Age: 69

Profession: Architect

How long have you lived in Snowmass?

Full-time five years, part-time 45 years

What made you decide you wanted to run for Town Council?

I care deeply about Snowmass Village and I want to contribute my knowledge, experience and diligence to benefit all our residents and visitors. I have learned much about our community as chairman of the Planning Commission and member and past president of the Snowmass Rotary Club. Since first visiting Snowmass Village in 1968, I have watched our community develop into an extraordinary place which I want to help enhance and preserve.

What are the top three values and priorities you feel should guide government decision-making in Snowmass Village?

1. Fairness and Equity

It is the responsibility of the Town Council to represent all members of the community in a fair and equal manner. This involves listening to all sides of an issue, evaluating how the issue is considered within our town regulations and ordinances, and acting in an equitable way to best serve the community’s interests.

2. Intelligent, informed problem-solving

Many of the issues that the Town Council will face will be complex with multiple interests and ramifications. The council must be smart and patient to fully understand the issues to make the best decisions for the community.

3. Maintaining the Town’s unique character

Town Council must strive to find the necessary balance between physical improvements and maintaining the natural character and small-town feel that makes Snowmass Village a special place to live, play and work. Private and public projects will be proposed that must be carefully analyzed and adjusted to preserve the unique character of the village while improving the quality of life for residents and enhancing the experience for visitors.

Town Council candidate: Jeff Kremer

Age: 69

Profession: Retired after committing 40 years of my career to behavioral health (mental health/chemical dependency). During that time I worked as a clinician, clinical supervisor, program director and for the final 20 years as a Senior Management team member for two organizations.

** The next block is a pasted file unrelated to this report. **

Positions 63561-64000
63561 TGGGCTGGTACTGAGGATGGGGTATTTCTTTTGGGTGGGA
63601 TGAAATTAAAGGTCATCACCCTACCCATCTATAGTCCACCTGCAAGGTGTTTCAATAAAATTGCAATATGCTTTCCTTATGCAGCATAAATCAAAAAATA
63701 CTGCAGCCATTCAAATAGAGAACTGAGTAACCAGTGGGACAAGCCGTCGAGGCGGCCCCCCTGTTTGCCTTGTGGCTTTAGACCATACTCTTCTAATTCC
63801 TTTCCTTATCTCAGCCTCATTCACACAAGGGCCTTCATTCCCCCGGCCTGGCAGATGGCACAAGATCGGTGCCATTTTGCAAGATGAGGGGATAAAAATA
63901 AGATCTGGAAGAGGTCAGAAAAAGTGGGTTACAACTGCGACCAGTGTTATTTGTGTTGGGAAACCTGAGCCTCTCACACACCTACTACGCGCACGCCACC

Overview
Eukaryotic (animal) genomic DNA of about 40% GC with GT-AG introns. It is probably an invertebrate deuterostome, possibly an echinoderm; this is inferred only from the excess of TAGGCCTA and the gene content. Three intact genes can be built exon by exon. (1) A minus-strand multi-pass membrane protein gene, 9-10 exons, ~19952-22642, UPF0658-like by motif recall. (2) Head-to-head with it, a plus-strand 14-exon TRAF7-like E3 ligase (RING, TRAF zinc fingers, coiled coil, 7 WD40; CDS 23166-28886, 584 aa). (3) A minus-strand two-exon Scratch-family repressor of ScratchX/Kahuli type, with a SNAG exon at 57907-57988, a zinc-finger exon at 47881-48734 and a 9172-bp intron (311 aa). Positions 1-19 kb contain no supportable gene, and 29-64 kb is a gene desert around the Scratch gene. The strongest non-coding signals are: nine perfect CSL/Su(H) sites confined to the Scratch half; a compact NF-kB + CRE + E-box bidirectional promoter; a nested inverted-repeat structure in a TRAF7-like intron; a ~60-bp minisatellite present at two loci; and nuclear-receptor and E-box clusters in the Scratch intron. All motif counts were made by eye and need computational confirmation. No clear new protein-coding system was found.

How long have you lived in Snowmass?

I first lived in Snowmass Village for a six-month period in 1985. I was able to explore much of the surrounding terrain, and the grandeur and “spirit of place” that is Snowmass Village left a deep impression on me. I returned with my wife, Annette, in 1991, where we raised our two children. Thus, we have lived here for the past 29 years.

What made you decide you wanted to run for Town Council?

First and foremost, I want to represent the people who reside in town. I want to support amenities that will enhance the quality of life for our residents. A common refrain I have heard from people is that they feel some council members are “out of touch” with the community. I want to be part of a solution to that perceived problem. Finally, my POSTR Board experience motivated me to become a town decision-maker.

What are the top three values and priorities you feel should guide government decision-making in Snowmass Village?

While it is not monolithic, to represent the “will of the people” with as much fidelity as I can muster. To govern “in service” to our community.

Respect for and preservation of the unique environment that is Snowmass Village.

Demonstrate integrity, honesty and respect as a council member.

A redesigned entrance more welcoming and worthy of our town. This would include eliminating the dirt parking lot and refurbishing the pond and wetlands to create more recreational opportunities and a wetlands sanctuary.

Improving and completing Town Park in a phased manner. This would include a more efficient use of the rodeo space while preserving the rodeo as part of the heritage of Snowmass Village; and continued building of the trail system to accommodate the growth of mountain biking and to allow for greater disbursement of all types of trail users.

Continued creation of employee housing, both rental and deed-restricted. Residents living in this housing provide the human infrastructure that enables our businesses, agencies and institutions to function. Employee housing is important in sustaining financial diversity to create a well-rounded community.